David KECHLEY (b.1947)
Colliding Objects
1. Dancing - Four Movements for five percussionists playing 44 instruments (1982) [10:48]
2. Design and Construction - Trialogues, for trumpet, saxophone & percussion (2010) [18:59]
3. Untimely Passages - a Slow Groove & Chaconne, for marimba, flugelhorn & percussion (2011) [7:54]
4. Available Light - Midwinter Musings, for flute & harp (2005) [14:57]
5. Colliding Objects - Interactions, for piano & percussion (2008) [23:35]
Timetable (Matthew Gold, Joseph Tompkins, Matt Ward (percussion) (1,2,5)
Eric Poland, Chris Thompson (percussion (1)
Tom Bergeron (trumpet, flugelhorn, piccolo trumpet (2,3)
Steven Bodner (alto/baritone/soprano saxophone(2)
Candy Chiu (marimba) (3)
Linda Chatterton (flute) (4)
Ina Zdorovetchi (harp)(4)
Doris Stevenson (piano) (5)
rec. No details given. DDD
INNOVA 829 [76:23]

Seattle-born David Kechley is Professor of Music at Williams College in Williamstown, Massachusetts. This is his first CD for Innova, but some of his music has appeared previously on Albany Records, Reference Recordings and elsewhere.
The five works heard here, written for small percussion - and/or wind-based ensembles, span thirty years of creativity, although in fact only the title work is more than half a dozen years old. To appear on Innova, composers must - at least in theory - be "somehow non-conformist, individualistic, and groundbreaking", but Kechley takes a surprisingly orthodox approach to writing. Thus, in spite of certain (tasteful) nods towards the postmodernism that many American musicians in particular have assimilated with abandon, much of Kechley's music is lyrical and formally limpid in an almost old-school way.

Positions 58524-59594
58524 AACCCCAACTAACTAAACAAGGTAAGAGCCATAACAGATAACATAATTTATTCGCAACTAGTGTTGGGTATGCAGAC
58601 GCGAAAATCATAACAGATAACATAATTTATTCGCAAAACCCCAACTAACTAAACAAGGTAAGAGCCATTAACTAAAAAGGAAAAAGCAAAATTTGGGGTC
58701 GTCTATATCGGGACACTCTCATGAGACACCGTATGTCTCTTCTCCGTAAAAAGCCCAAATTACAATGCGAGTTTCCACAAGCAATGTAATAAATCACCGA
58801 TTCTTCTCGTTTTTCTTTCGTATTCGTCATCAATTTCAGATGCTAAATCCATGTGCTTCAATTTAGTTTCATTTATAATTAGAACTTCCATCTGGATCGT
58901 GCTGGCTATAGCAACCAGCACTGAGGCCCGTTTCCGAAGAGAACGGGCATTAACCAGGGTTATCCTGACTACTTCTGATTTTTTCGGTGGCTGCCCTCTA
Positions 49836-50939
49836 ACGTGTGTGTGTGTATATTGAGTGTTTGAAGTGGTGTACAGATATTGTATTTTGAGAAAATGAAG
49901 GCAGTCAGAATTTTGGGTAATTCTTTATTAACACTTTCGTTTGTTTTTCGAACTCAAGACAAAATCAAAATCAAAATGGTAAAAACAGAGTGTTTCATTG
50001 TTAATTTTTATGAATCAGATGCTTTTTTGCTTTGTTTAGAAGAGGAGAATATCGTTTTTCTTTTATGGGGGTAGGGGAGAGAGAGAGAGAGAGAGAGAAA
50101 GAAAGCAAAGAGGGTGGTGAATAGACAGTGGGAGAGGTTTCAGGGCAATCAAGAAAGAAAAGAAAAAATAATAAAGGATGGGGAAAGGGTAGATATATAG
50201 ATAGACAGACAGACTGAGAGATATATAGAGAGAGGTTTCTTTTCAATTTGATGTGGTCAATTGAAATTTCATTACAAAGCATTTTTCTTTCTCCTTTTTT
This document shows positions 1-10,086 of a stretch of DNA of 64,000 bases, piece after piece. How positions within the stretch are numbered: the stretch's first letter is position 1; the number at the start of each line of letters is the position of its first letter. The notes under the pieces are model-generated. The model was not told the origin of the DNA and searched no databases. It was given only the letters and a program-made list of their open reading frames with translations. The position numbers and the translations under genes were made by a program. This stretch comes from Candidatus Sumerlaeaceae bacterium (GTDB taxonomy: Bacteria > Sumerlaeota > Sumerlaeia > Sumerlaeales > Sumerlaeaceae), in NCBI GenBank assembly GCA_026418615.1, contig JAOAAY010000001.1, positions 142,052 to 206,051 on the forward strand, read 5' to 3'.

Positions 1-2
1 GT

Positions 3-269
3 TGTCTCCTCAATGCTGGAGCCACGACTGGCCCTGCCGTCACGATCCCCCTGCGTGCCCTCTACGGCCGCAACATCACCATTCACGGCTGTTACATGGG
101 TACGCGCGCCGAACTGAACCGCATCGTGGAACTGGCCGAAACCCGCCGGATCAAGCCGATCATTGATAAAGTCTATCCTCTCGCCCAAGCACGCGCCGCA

Where percussion instruments are the focus of musical attention, rhythmic energy is always likely to be prominent, and such is the case with Kechley, particularly in both Dancing and Colliding Objects, where the effect is almost one of improvisation. Yet with harmonies light and diatonic, melody is never far away: in contradistinction to modernists and minimalist/crossover flunkeys, Kechley is not afraid to reminisce. Available Light, for example, looks back, consciously or otherwise, to the Neo-classicism of Stravinsky and Poulenc, whilst the trumpet in Untimely Passages is tunefully soulful. Yet Kechley still manages to sound artistically contemporary, whether by dint of instrumentation - marimba and exotic percussion usually work well! - or through the subtle employment of vernacular or, in Design and Construction, quasi-Futurist idiom. At any event, the discordant or atonal expressionism suggested by the album title never materialises and Kechley's music reveals itself as accessible and even quite catchy.
Sound quality, as always with Innova, is immaculate. The digipak case has no booklet - notes are printed straight onto the card. This obviously limits the amount of information provided, but the detail is sufficient for the casual reader, although language lovers may wish to write to Innova for allowing "comes to it's hypnotic close". No recording details are supplied, but as far as dates go, 2011 (or 2012) is indicated.  

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Accessible and even quite catchy.